Six Ornamental Cope Hoods

It is well enough known that the hood of the cope was originally a functional hood that could be used to protect the cleric from the outer elements. As the function of cope broadened from an outer protective vestment, the hood gradually became a more ornamental and less functional part of the vestment. In many instances this is manifest primarily through decorative embroideries but in some instances these took the form of much more involved figurative scenes that could be utilized to represent the lives of the saints, of Christ or of Our Lady. Here are six modern examples coming from the late 19th and early 20th centuries coming out of Northern Europe. 

The Annunciation. Dutch, 20th century (Source)
Dutch, 1930-1936. Made by the Missionary Sisters of the Precious Blood. As a point  of interest, much attention is often given to black vestments that include images of the dead (ie. skulls or the Poor Souls in Purgatory) and this particular cope hood likewise includes Purgatorial imagery set within the context of the merits of the Holy Mass.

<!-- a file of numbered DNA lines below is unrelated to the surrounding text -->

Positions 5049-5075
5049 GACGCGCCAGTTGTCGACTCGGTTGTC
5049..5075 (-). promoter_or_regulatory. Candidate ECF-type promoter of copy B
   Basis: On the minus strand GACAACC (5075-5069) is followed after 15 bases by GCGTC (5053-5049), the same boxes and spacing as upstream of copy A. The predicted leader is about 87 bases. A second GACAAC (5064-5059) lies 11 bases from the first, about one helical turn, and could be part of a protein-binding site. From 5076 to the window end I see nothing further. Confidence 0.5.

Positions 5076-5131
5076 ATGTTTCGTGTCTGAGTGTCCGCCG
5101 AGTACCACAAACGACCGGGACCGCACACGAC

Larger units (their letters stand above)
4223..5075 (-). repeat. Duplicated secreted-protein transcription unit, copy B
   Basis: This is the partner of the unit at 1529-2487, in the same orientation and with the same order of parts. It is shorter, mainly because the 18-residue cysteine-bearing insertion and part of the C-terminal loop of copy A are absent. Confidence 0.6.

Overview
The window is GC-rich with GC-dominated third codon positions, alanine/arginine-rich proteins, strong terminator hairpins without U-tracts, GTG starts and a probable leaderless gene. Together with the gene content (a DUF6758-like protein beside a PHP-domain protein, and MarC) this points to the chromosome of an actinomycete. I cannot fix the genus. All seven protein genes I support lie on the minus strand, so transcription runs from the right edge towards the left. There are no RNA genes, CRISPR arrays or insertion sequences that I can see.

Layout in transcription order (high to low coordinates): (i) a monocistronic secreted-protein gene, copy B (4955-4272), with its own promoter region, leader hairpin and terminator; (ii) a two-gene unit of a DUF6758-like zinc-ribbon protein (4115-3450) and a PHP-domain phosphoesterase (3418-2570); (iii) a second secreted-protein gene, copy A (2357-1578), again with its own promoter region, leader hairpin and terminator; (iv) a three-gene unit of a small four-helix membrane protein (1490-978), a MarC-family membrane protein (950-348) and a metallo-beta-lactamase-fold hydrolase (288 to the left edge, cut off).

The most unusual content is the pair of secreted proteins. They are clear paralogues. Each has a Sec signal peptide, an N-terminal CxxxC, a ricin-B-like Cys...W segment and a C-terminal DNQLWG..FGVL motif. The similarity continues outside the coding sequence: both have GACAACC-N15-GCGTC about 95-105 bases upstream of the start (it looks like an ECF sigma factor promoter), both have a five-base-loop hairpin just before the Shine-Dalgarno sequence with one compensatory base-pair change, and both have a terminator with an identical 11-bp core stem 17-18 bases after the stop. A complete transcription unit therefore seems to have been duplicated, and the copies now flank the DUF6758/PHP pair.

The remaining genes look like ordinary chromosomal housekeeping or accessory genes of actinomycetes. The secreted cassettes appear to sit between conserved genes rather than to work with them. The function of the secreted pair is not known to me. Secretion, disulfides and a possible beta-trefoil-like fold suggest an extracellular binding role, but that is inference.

A Marian and Jesuit themed design. This particular example has a slightly Other Modern quality to it.
Dutch, 1910-1920 (Source)
This is an interesting piece insofar as it is the hood from a black cope but one can see how the theme of the Resurrection has been woven into the design. For those who wish to see this aspect of Christian hope explicitly emphasized through the vestments, this is approach is by far more preferable than simply dropping the use of liturgical black as so many have done these past few decades.
Dutch, late 19th century (Source
The Annunciation. German, ca. 1890-1910 (Source)
Epiphany. Dutch, 19th century. (Source)
Photo Source: Paramentica

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